Modeling the Effect of Variable Timing of the Exhaust Valves on SI Engine Emissions for Greener Vehicles


The problem with fixed valve timing that the valve train is set by the automaker for peak efficiency running at a specific point in the engines operating range. When the vehicle is moving slower or faster than this ideal operating point the engines combustion cycle fails to properly burn the air/fuel mixture leading to considerably compromised engine performance and wastes fuel. Variable Valve Timing (VVT) is a solution developed to overcome this engine deficiency, dynamically altering the valve's opening and closing for optimal performance at any speed. The intension in this work is to contribute towards pursuing the development of variable valve timing (VVT) for improving the engine performance. This investigation covers the effect of exhaust valve opening (EVO), and closing (EVC) angle on engine performance and emissions. The aim is to optimize engine power and brake specific fuel consumption (BSFC) where the effect of engine speed has also been considered. Power, BMEP, BSFC, NO, and CO were calculated and presented to show the effect of varying valve timing on them for all the valve timing cases. The calculations of engine performance were carried out using the simulation and analysis engineering software: LOTUS”, and engine emissions were calculated using “ZINOX” program. Sensitivity analysis shows that the reduction of 10% of (EVO) angle gave a reduction of around 2.5% in power and volumetric efficiency, also a slight increase in nitrogen oxide (NO) and carbon monoxide (CO), while a 10% decrease in (EVC) causes around 1% improvement in Power. The effects of different (VVT) from the simulations are analyzed and compared with those in the reviewed literature.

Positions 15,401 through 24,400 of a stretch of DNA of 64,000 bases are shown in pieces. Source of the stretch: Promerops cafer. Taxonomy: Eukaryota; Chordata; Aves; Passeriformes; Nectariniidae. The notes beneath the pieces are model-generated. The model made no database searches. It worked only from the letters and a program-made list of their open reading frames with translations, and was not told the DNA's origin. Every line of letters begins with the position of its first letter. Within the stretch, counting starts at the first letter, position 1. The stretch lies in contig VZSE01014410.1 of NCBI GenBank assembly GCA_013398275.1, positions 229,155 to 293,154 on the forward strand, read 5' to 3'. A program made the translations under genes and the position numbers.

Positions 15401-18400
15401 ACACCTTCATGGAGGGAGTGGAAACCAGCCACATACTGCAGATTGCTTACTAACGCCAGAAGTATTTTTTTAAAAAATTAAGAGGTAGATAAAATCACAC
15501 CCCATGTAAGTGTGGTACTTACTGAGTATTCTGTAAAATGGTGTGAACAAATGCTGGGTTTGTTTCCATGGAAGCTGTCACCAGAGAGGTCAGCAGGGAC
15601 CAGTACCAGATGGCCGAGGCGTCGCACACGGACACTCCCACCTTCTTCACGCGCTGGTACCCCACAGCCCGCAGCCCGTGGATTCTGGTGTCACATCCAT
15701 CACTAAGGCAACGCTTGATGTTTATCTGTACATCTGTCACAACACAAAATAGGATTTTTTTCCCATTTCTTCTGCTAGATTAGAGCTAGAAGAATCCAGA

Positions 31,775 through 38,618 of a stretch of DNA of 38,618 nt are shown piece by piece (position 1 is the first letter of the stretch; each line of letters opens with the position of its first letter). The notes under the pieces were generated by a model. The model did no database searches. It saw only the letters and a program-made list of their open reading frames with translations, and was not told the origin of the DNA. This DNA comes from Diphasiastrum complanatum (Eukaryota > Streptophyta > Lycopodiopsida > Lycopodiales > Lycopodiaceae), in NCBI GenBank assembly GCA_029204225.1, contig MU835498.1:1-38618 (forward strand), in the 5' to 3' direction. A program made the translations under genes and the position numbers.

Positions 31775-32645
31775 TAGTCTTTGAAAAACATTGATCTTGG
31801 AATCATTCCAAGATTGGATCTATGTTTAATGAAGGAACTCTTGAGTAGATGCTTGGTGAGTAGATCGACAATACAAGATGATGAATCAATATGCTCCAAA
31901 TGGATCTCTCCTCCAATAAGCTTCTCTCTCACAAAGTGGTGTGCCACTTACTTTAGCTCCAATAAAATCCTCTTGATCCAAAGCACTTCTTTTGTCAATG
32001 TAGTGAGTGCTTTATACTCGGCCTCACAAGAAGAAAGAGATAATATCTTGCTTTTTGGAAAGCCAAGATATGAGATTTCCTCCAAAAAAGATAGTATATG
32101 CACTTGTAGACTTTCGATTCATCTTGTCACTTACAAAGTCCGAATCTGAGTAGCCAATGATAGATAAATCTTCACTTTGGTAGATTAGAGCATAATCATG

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O. Ghazal, Y. Najjar and K. Al-Khishali, "Modeling the Effect of Variable Timing of the Exhaust Valves on SI Engine Emissions for Greener Vehicles," Energy and Power Engineering, Vol. 5 No. 3, 2013, pp. 181-189. doi: 10.4236/epe.2013.53018.

1. Introduction

Talking about the reduction of engine fuel consumption means to keep unvaried, sometimes improved, the performance level of current engine production. Dealing with engine topics exclusively, improving fuel economy to reduce CO2 emissions means improving the engine thermal efficiency [1] .This target can be met following different routes, each of them could be an effective way with different cost-to-benefit ratio. Often, it could be observed, it is helpful to adopt numerous solutions simultaneously. As an example, fast combustion, lean burn, variable valve timing and actuation, gasoline direct injecttion and so on. It is known that load reduction in spark-ignition engines is traditionally realized by introducing additional losses during the intake stroke by means of a throttle valve. At these operating points, the engine efficiency decreases from the peak values to values dramatically lower. The optimization of intake and exhaust valve timing can provide significant reductions in pumping losses at part load operation [2-4].